Jan Overgoor

Hi there! I'm a data scientist, currently working on technology for local governments at USDR. I recently obtained my PhD from the MS&E department at Stanford University, where I worked on choice models, polarization, modeling culture, social mobility, trust, and criminal justice. My advisors were Johan Ugander, Sharad Goel and Amir Goldberg. Before returning to academia, I worked at Airbnb on search, experimentation, knowledge sharing, and building out the data science team. I occasionally do part-time data science consulting.

You can contact me at janovergoor {at} gmail {dot} com

Technologist in residence at USDR

U.S. Digital Response (USDR) is a nonprofit organization that helps governmental organizations on all levels respond quickly to technical issues, by providing a network of pro-bono technical expertise and modern technology. As the data lead I am responsible for project sourcing and intakes, client relationships, volunteer interviewing and matching, project management, and implementation for data-related projects. I worked on a wide range of themes including nursing homes, redistricting, COVID dashboards, vaccination appointments, and equity issues in vaccine access.

Social network formation during and after college

We study the impact of going to college on people's social networks, using a large data set of networks from over 1k colleges in the U.S. We compare the structure of the resulting networks, the network formation processes, the role of homophily, heterogeneity across schools, connections between schools, and the long-range impact of networks formed during college years. This project was done in collaboration with Bogdan State, John Levi Martin, and Lada Adamic.

The structure of U.S. college networks on Facebook. ICWSM, 2020  ·  paper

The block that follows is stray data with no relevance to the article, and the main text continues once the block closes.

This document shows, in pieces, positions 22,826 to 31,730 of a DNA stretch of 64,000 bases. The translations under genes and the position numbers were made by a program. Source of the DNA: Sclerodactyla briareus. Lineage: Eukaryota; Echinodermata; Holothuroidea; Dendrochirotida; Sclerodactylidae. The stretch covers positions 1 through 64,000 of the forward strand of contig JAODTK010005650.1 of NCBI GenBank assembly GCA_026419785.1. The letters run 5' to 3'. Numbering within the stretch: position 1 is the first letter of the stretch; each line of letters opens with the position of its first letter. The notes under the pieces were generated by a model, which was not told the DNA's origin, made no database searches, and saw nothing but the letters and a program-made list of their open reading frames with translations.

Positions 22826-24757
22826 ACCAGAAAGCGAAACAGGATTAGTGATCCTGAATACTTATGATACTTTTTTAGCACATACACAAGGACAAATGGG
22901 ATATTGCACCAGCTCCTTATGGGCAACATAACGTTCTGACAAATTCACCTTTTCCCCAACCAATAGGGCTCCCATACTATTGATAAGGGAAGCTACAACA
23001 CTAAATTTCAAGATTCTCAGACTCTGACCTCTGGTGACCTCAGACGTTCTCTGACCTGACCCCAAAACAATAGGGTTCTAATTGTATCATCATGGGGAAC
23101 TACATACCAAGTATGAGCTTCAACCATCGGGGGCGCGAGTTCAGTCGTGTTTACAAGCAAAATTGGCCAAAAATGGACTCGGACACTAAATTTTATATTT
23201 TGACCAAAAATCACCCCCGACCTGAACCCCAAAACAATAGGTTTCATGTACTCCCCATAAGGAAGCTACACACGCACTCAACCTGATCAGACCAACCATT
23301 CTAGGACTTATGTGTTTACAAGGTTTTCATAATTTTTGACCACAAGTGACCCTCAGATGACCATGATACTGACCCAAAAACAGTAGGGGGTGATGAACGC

The dynamics of U.S. college network formation on Facebook. In submission, 2020  ·  paper
Persistence and change in structural signatures of tie formation over time. In submission, 2021

Choosing to grow a graph

We apply discrete choice models to study social network formation. A large number of existing network formation models (including preferential attachment, triadic closure, node fitness, and homophily) can be unified within a discrete choice framework. The ability to sample data, as well as the existence of theory and software routines, make it easy to fit these models to large graphs. Work on this project was done in collaboration with Johan Ugander, Austin Benson, and George Pakapol Supaniratisai.

Choosing to grow a graph: modeling network formation as discrete choice. WWW, 2019  ·  paper  ·  code
Scaling choice models of relational social data. KDD, 2020  ·  paper  ·  code

Cultural integration following corporate mergers

We trace the cultural integration of three firms based on analysis of email content before and after their subsequent mergers and explore how patterns of cultural assimilation that individuals follow after the merger relate to their subsequent career outcomes. This project is part of the Computational Culture Lab in collaboration with Anjali Bhatt, Amir Goldberg, and Sameer B. Srivastava.

Work in progress

A large-scale analysis of racial disparities in police stops across the United States

Using public record requests we compiled and analyzed a large dataset of about 100M traffic stops in the U.S. We find that minority drivers are persistently more likely to be cited, searched, and arrested than white drivers. We also looked at the impact of marijuana legalization in Washington and Colorado. We released the data, for other researchers to work with. This work is part of the Stanford Computational Policy Lab and done in collaboration with Emma Pierson, Camelia Simoiu, Sam Corbett-Davies, Vignesh Ramachandran, Cheryl Phillips, and Sharad Goel.

A large-scale analysis of racial disparities in police stops across the United States. Nature Human Behavior, 2020  ·  project homepage  ·  paper

Product data science at Airbnb

I was at Airbnb from 2012 to 2016, as the first data scientist working on product. I worked with teams across the company, but my main focus was search. I also worked on data tools, including the experimentation platform and a system to share knowledge and findings within the company. I wrote a few external blog posts during my time there on: search, experimentation, and the knowledge repository.

Trust in the CouchSurfing community

I worked with CouchSurfing to study how trust gets signaled and propagated in the community. We found linguistic markers that are highly predictive of distrust, and that trust relations are transitive enough to improve predictions of the valence of new ties. This work was done with Bogdan State, Ellery Wulczyn, and Chris Potts.
Msc. Thesis, 2012  ·  Poster at ICWSM 2012  ·  paper

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